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Tuesday
Feb062018

Candidates cash in big on Super Bowl ad strategy

iStock/Thinkstock(WASHINGTON) -- Sports and politics don't always mix.

But they clashed on tv screens this past Super Bowl Sunday when politicians and the groups that support them rolled out ads to remind voters of the looming 2018 midterm elections.

Running Super Bowl commercials was a particularly popular strategy among candidates running for governor in a number of states. Clay Tippins, a Republican candidate in Georgia’s gubernatorial race made an eye-popping television campaign debut on Sunday, bank-rolling ads worth of $250,000 on Sunday, the Atlanta Journal Constitution reported.

In Michigan, Democratic gubernatorial candidate Shri Thanedar rolled out more than $150,000 worth of television ads all over Michigan on Super Bowl Sunday.

In the 30-second ad titled the “Name Game,” the Indian-American Democrat appeals to voters with self-deprecating humor – he introduces himself to a voter as Shri Thanedar. The voter, confused by the unique name replies, “Free Darth Vader?” Some other responses were: “Siri” and “Rick Snyder,” a reference to the outgoing two-term GOP governor.

The Michigan scientist and businessman who recently dropped nearly $6 million into his campaign out of his own pocket has been campaigning aggressively in the past few months, spending more than $1.2 million just on television ads.

Snyder also continued his Super Bowl ad tradition on Sunday. A nonprofit with ties to Snyder called “Making Government Accountable” spent more than $20,000 on his Super Bowl commercial on Sunday, attributing Michigan’s economic prosperity to Snyder’s administration and circling back to his rhetoric as the “tough nerd” from his first Super Bowl ad back in 2010.

Meanwhile, Michigan businessman Sandy Pensler, vying for Democratic Sen. Debbie Stabenow’s seat as a Republican, spent $45,000 on ads before and after the big match. Like Thanedar, he also wrote a generous $5 million check to his own campaign, funding more than 99 percent of his campaign by himself.

Gubernatorial election candidates in South Carolina, Tennessee and Alaska also took advantage of the influx of viewers glued to their TV sets during the nation’s most watch sporting event on Sunday.

In South Carolina, an NBC affiliates in Greenville blasted an ad featuring Gov. Henry McMaster throughout the pregame show Sunday afternoon. The $21,400 ad blitz, sponsored by a nonprofit called the Government Integrity Fund, called for the American people to “stand for the flag” during the Super Bowl’s national anthem. The 30-second ad came just a few days after the South Carolina governor proclaimed last week as the “Stand for the Flag Super Bowl Week.”

In the last 10 seconds of the 30-minute ad, McMaster asks voters to sign a petition, a website paid for by Government Integrity Fund.

Tennessee’s gubernatorial candidate Rep. Diane Black also aired an ad with a similar appeal to patriotism, criticizing NFL players for kneeling during the anthem and the league for refusing to run a political ad from a veterans group. She spent more than $50,000 on her Super Bowl ads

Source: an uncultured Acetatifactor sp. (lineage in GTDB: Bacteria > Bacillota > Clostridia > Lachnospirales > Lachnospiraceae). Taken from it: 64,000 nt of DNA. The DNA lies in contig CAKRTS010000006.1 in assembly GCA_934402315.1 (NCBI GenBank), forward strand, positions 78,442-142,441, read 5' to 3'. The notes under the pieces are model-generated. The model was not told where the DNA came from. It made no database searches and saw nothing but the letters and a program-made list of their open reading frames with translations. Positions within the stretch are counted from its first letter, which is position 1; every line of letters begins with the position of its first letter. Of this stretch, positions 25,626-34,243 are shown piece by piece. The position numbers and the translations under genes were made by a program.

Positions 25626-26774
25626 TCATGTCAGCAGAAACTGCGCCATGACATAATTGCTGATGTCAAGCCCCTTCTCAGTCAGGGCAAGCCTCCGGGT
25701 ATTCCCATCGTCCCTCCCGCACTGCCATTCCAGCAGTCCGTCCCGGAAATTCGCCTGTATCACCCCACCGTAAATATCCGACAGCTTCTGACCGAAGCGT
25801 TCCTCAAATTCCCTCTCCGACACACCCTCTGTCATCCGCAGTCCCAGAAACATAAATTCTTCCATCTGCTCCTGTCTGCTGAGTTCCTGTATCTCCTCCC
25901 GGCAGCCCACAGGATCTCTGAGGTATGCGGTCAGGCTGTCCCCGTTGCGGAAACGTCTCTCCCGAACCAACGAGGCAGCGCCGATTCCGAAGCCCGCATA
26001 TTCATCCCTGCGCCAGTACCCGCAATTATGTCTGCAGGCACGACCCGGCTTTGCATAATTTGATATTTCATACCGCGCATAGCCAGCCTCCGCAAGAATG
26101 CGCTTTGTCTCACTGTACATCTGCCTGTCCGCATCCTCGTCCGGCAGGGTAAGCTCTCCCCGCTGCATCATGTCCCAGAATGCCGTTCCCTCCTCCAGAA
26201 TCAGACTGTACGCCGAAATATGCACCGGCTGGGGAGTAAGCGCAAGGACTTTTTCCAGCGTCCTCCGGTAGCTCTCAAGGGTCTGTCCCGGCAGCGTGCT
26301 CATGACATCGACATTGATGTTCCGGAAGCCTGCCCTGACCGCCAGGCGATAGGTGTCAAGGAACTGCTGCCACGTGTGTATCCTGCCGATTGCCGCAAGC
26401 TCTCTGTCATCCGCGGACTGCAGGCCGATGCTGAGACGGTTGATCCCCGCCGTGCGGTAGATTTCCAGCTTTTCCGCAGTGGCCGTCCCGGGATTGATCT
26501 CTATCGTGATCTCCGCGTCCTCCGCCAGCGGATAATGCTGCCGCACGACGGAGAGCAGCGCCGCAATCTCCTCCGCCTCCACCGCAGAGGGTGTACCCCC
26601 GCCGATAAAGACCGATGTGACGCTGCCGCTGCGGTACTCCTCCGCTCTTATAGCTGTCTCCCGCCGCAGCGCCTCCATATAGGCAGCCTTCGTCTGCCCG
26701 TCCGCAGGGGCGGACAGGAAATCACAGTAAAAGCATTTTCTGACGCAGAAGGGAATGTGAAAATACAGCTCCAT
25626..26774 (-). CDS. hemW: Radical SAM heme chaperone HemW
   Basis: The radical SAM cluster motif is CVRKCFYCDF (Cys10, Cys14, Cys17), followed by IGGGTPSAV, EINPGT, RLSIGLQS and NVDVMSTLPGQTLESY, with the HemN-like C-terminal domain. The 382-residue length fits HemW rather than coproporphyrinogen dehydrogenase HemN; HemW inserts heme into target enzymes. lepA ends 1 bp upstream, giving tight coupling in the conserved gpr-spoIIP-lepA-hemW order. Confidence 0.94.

“Tonight, wherever you’re watching this game, please stand for the Stars-Spangled Banner and join me for standing up for veterans,” Black says in the ad. Dunleavy for Alaska, an outside group backing Sen. Mike Dunleavy, R, for Alaska’s gubernatorial election also spent $19,000 on ads that day. According to the super PAC’s campaign finance reports, $100,000 of the $110,600 it has raised so far came from the Alaskan senator’s brother Francis Dunleavy.

The super PAC is gearing up to spend even more during the Olympics, already planned to spend at least $35,500 on television ads in the next few weeks, FCC reports show.

Rep. John Delaney, D-Md., in Iowa kicked off his first television campaign for the 2020 presidential election on Sunday, rolling out ads during the game. The spots totaling $60,250 will be the start of Delaney’s $1 million month-long campaign in the Des Moines, Sioux City, Cedar Rapids and Davenport areas.

Delaney’s presidential campaign has raised a total of $1.2 million since he announced his candidacy last summer.

Super Bowl Sunday was a popular billboard for GOP presidential primary candidates back in 2016 as well, with super PACs like Right to Rise USA, Our Principles PAC and Conservative Solutions spending millions to compete for spots in between shows. Delaney’s presidential television campaign debut, however, is two years too early.

Down ballot candidates including Laura Moser – eying GOP Rep. John Culberson’s seat in Texas – and Jonathan Lamb – running for an open Congressional race in Indiana – also spent big chunks of their campaign money to reach out to voters on Sunday.

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